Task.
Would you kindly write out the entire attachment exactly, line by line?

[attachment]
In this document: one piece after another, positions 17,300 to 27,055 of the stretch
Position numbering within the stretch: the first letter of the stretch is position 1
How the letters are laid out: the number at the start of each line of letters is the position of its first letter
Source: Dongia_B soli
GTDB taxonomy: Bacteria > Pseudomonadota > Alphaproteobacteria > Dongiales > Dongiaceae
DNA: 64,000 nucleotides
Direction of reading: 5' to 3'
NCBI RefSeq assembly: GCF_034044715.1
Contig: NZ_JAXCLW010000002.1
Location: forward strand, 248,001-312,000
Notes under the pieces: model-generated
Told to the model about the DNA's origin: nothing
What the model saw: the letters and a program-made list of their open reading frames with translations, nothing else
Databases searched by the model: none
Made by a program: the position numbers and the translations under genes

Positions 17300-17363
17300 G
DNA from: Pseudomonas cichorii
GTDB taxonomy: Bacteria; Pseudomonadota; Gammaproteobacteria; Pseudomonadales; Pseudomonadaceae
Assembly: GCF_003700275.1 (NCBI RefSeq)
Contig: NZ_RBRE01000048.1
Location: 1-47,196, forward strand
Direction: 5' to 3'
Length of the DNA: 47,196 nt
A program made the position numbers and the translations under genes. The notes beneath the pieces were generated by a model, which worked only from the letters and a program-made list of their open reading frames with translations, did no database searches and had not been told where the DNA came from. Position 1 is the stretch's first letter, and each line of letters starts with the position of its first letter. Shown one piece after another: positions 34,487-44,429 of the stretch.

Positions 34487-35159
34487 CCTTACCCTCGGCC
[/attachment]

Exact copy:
In this document: one piece after another, positions 17,300 to 27,055 of the stretch
Position numbering within the stretch: the first letter of the stretch is position 1
How the letters are laid out: the number at the start of each line of letters is the position of its first letter
Source: Dongia_B soli
GTDB taxonomy: Bacteria > Pseudomonadota > Alphaproteobacteria > Dongiales > Dongiaceae
DNA: 64,000 nucleotides
Direction of reading: 5' to 3'
NCBI RefSeq assembly: GCF_034044715.1
Contig: NZ_JAXCLW010000002.1
Location: forward strand, 248,001-312,000
Notes under the pieces: model-generated
Told to the model about the DNA's origin: nothing
What the model saw: the letters and a program-made list of their open reading frames with translations, nothing else
Databases searched by the model: none
Made by a program: the position numbers and the translations under genes

Positions 17300-17363
17300 G
DNA from: Pseudomonas cichorii
GTDB taxonomy: Bacteria; Pseudomonadota; Gammaproteobacteria; Pseudomonadales; Pseudomonadaceae
Assembly: GCF_003700275.1 (NCBI RefSeq)
Contig: NZ_RBRE01000048.1
Location: 1-47,196, forward strand
Direction: 5' to 3'
Length of the DNA: 47,196 nt
A program made the position numbers and the translations under genes. The notes beneath the pieces were generated by a model, which worked only from the letters and a program-made list of their open reading frames with translations, did no database searches and had not been told where the DNA came from. Position 1 is the stretch's first letter, and each line of letters starts with the position of its first letter. Shown one piece after another: positions 34,487-44,429 of the stretch.

Positions 34487-35159
34487 CCTTACCCTCGGCC